Q. When do we know we should cut off new patient intake?
A. This is a big decision. You need to be cautious because once you say you are not taking patients, this can backfire and cause your patient load to decrease. So be sure this is the right choice. Do a thorough evaluation of your schedule and make sure you can’t make changes to accommodate additional appointments. Be sure you are meeting all of your revenue and growth goals. And determine if this may be a time to consider building the practice by adding another provider as opposed to limiting additional patients. If after all this, you decide that in fact you are not taking more patients, then go forward.
If you found this information helpful, then you might also enjoy our next webinar, What You Need to Know about Meaningful Use Now.
Kareo March 21st, 2013
By Rochelle Glassman
In my recent webinar, 3 Innovative Strategies to Improve Collections, an attendee asked, “Can a physician refuse to see a patient if they have an outstanding balance and won’t pay or make arrangements to pay?” This is a patient collections question that required a longer answer than I could provide on the webinar. So here are my detailed recommendations.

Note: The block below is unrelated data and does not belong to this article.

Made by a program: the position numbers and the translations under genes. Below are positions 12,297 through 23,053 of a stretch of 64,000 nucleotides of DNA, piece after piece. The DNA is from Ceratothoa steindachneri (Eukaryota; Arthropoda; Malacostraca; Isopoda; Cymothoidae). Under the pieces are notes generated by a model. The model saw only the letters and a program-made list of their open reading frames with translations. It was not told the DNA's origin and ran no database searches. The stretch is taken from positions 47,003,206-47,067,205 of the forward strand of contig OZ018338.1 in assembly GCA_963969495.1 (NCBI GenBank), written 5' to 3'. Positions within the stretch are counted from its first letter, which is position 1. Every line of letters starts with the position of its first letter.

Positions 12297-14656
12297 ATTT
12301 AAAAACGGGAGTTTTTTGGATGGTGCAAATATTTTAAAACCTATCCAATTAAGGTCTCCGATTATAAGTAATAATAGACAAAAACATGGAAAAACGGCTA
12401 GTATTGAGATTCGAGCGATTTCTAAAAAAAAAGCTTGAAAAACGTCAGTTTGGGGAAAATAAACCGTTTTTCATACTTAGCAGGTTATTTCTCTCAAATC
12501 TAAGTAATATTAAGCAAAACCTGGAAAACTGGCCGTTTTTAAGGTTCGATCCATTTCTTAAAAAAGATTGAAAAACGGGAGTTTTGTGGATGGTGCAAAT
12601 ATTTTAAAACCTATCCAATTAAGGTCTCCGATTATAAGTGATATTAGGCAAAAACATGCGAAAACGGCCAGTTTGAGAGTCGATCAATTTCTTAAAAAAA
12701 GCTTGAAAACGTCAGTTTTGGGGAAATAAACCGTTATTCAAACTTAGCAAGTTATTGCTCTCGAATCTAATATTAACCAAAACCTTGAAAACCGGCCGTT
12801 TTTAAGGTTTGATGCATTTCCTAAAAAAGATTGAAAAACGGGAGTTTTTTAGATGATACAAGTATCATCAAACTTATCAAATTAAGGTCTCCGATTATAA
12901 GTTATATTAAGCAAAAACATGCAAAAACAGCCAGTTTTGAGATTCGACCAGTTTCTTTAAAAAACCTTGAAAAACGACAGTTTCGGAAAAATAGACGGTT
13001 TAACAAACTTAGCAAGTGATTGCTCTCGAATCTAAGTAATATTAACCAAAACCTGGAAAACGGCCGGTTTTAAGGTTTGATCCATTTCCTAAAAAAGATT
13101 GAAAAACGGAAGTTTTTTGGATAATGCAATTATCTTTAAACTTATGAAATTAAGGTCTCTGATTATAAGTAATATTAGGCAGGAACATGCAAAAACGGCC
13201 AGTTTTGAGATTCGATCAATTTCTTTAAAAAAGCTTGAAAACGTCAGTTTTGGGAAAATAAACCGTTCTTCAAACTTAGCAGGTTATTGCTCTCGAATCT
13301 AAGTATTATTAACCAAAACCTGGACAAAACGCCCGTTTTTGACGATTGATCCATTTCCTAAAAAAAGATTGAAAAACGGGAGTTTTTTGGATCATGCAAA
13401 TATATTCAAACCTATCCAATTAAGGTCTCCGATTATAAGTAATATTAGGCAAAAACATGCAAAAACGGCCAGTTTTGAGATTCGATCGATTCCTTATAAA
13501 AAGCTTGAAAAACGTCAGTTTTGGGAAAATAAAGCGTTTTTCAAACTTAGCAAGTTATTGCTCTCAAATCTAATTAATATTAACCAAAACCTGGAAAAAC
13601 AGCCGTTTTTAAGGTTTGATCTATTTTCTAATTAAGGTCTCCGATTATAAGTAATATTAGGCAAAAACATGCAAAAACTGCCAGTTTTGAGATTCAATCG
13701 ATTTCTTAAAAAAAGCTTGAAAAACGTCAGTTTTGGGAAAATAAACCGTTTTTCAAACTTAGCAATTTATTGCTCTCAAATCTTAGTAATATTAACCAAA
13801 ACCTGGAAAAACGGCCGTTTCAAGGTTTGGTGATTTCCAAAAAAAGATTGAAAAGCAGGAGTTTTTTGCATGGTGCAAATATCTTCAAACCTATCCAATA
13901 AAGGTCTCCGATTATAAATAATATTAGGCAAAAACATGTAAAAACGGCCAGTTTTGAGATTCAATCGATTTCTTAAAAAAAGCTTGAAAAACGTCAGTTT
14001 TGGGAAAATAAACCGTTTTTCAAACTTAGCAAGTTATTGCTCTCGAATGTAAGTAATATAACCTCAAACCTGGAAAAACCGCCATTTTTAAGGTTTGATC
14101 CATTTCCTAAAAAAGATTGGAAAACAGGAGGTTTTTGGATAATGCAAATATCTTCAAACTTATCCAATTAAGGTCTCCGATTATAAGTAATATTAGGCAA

In all patient challenges, the most important goal is to avoid a claim of patient abandonment and assure that patient care is not neglected. Regardless of the reason for your issues with a patient, whether it’s unpaid bills, failure to follow advice, or mistreatment of staff, the same advice applies:
- Document any issues you are having with the patient. Make sure not to terminate a patient until there is evidence in the record of the problem(s). Patients should be provided with notice of such problem(s) and an opportunity to modify their behavior. If the particular patient’s issue is an unpaid balance, meet with the patient privately and discuss the issue. Can a payment plan be established? Can the patient demonstrate financial hardship that you are able to document? Document your meeting with the patient, the issues discussed, and the patient’s response.